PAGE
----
Gold Hill Mesa moves forward on residential and commercial fronts
Per-lot escrow account to fund 21st St. widening; negotiations proceed with 1st potential business
Home to 180 families now, Gold Hill Mesa continues to grow, with the recent Filing 2B seeking city approval for 31 new lots/homes.
The 210-acre Westside development's ownership group is also looking further into the future - a deal is taking shape for what would be the first business in Gold Hill's 60-acre commercial area, and the Filing 2B application includes a strategy to escrow money from each sold lot to pay for an eventual 21st Street widening project.
Part of the development's Phase 1, Filing 2B asks city approval for relatively minor amendments to both the overall concept plan and the Phase 1 development plan; and for approval of the final subdivision plat defining the 31 lot types as 17 single-family and 14 townhome on 6.4 acres along Portland Gold Drive and Merrimac Street.
Adjacent to the nearly built-out Filing 2A, 2B is just east of (and downhill from) 21st Street, with Portland Gold curving south and east from Gold Hill Mesa Drive (the main entrance from 21st). Site manager Barry Brinton pointed out that some utilities and street improvements were installed there six years ago, before “we had to put it on hold” after the economic downturn at that time forced John Laing Homes (then the only Gold Hill builder) to go out of business. So he said it feels good to finally return to finish it.
Because the 2B plans don't vary much from earlier lot layouts, the application can be approved by administrative review (not needing Planning Commission or City Council votes), according to Ryan Tefertiller of City Land Use Review.
The project concept plan would allow close to 1,000 homes, but lead developer Bob Willard has previously said the final numbers will probably be well under that.
Anticipating the development causing a need to ex-pand South 21st from two to four lanes, the city demanded years ago that Gold Hill eventually widen 21st for that purpose along its (east) side from about Lower Gold Camp Road to what's now Gold Hill Mesa Drive. However, the economic issues changed matters. According to Willard, the ownership partners decided after 2008 to avoid external debt, which means that the development moves forward in a less extended way, with each sold lot helping pay for the next.
The group proposed a similar kind of “savings account” philosophy to pay for the widening. The “Public Improvement Notes” on the amended development plan state that with each lot sold, the developer must put $5,000 into an escrow fund. The Notes also define a time frame, specifying that when the escrow total reaches $565,000 (which would be 113 lots), “the developer will commence to perform the work.”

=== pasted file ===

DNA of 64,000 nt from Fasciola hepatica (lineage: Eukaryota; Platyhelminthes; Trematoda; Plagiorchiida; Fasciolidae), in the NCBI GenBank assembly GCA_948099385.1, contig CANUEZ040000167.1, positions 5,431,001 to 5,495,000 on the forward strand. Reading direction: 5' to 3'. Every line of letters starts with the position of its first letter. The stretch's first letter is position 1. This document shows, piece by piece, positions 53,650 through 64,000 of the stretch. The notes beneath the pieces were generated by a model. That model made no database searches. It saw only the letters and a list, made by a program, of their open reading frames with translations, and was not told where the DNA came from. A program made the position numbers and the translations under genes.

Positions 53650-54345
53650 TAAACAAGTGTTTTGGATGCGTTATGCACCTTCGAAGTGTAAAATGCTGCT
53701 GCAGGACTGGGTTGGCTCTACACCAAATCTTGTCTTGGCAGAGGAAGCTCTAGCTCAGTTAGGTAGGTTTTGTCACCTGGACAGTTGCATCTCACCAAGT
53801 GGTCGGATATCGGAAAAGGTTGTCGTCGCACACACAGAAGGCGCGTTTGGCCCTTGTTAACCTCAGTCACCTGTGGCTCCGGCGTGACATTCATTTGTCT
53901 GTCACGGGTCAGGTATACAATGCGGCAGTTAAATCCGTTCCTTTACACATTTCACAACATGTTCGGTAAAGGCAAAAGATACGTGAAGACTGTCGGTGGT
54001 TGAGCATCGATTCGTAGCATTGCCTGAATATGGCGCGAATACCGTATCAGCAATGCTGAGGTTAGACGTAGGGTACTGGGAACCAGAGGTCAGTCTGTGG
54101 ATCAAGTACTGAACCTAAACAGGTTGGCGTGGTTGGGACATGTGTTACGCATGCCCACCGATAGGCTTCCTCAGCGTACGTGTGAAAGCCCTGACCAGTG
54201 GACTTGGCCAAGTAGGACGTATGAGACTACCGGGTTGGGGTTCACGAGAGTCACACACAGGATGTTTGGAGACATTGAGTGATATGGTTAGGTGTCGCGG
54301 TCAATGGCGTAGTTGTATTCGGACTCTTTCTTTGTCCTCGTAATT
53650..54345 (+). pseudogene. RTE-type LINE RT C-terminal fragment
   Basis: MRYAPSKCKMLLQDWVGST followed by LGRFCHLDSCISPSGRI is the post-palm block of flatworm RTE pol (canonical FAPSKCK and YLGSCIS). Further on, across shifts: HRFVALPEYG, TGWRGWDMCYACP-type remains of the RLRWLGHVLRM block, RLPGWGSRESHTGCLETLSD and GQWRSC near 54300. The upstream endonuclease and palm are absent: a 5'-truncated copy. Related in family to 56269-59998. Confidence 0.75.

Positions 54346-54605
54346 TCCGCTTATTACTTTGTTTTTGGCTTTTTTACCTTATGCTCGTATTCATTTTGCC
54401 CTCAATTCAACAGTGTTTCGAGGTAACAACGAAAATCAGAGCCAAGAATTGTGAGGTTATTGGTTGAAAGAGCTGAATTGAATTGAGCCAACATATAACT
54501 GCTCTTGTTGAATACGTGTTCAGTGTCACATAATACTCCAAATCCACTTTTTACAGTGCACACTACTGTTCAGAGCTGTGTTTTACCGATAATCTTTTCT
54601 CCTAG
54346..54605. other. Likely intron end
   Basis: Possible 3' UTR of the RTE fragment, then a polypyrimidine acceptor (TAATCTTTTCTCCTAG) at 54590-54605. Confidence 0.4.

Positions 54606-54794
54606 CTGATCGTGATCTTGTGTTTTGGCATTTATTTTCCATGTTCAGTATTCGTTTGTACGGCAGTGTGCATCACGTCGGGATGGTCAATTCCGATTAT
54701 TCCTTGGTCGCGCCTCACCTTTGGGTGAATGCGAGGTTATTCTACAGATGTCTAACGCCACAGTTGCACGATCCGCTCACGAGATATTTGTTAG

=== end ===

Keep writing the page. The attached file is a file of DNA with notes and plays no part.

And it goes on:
Both Willard and City Transportation Manager Kathleen Krager agree that 21st Street traffic is not a big problem now, but in case things get worse before all those homes get sold, the Notes add that the developer “may” start sooner than that. But Krager also indicated that the city will try to be flexible, in part because of years of having an established working relationship with Gold Hill Mesa.
“This is a little bit of an experimental program,” Krager said. “Previously, developers have bonded for that kind of work, but in these financially stressful times we've sometimes had difficulty collecting from bond companies. You've got to be creative under these circumstances.”
Because negotiations are ongoing, Willard said he could not reveal the business that's interested in the Gold Hill commercial area or its specific type of operation. However, he did say that the property in question consists of about 3 acres at the southeast corner of Broadway and 21st streets.
If the deal goes through, Willard said the business would buy the property. This would help Gold Hill fund the planning and engineering of the rest of the 60-acre commercial area, which will be concentrated east of 21st Street and south of Highway 24 (and on which he reiterated that he hopes to have a “walkable' layout without “big box” stores and expansive parking lots). He predicted that such a property purchase would “jump-start our commercial area,” and once that occurs, development of the rest “will happen fast, like a snowball.”
Adding to the Broadway/ 21st attraction, he said, is the possibility of a Kum & Go on land currently owned by Pikes Peak National Bank on the northeast corner (see story).
Westside Pioneer article